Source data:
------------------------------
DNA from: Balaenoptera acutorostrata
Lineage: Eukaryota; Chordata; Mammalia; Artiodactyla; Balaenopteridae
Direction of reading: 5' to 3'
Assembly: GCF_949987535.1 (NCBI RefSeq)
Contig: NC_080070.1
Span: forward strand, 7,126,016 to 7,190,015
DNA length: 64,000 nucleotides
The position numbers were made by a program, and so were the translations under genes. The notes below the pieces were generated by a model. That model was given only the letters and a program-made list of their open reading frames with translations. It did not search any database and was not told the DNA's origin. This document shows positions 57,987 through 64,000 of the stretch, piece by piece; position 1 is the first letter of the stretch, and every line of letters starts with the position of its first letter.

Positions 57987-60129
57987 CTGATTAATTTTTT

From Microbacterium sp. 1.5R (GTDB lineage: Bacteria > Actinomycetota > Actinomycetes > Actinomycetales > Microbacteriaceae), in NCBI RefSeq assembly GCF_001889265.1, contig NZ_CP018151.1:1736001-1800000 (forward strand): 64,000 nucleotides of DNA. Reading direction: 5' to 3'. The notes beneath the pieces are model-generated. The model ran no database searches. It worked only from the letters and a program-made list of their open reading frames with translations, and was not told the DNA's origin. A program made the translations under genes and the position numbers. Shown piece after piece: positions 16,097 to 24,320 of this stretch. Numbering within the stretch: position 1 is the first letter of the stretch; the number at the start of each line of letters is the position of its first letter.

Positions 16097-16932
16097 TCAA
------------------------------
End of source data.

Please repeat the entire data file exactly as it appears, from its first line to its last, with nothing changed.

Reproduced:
DNA from: Balaenoptera acutorostrata
Lineage: Eukaryota; Chordata; Mammalia; Artiodactyla; Balaenopteridae
Direction of reading: 5' to 3'
Assembly: GCF_949987535.1 (NCBI RefSeq)
Contig: NC_080070.1
Span: forward strand, 7,126,016 to 7,190,015
DNA length: 64,000 nucleotides
The position numbers were made by a program, and so were the translations under genes. The notes below the pieces were generated by a model. That model was given only the letters and a program-made list of their open reading frames with translations. It did not search any database and was not told the DNA's origin. This document shows positions 57,987 through 64,000 of the stretch, piece by piece; position 1 is the first letter of the stretch, and every line of letters starts with the position of its first letter.

Positions 57987-60129
57987 CTGATTAATTTTTT

From Microbacterium sp. 1.5R (GTDB lineage: Bacteria > Actinomycetota > Actinomycetes > Actinomycetales > Microbacteriaceae), in NCBI RefSeq assembly GCF_001889265.1, contig NZ_CP018151.1:1736001-1800000 (forward strand): 64,000 nucleotides of DNA. Reading direction: 5' to 3'. The notes beneath the pieces are model-generated. The model ran no database searches. It worked only from the letters and a program-made list of their open reading frames with translations, and was not told the DNA's origin. A program made the translations under genes and the position numbers. Shown piece after piece: positions 16,097 to 24,320 of this stretch. Numbering within the stretch: position 1 is the first letter of the stretch; the number at the start of each line of letters is the position of its first letter.

Positions 16097-16932
16097 TCAA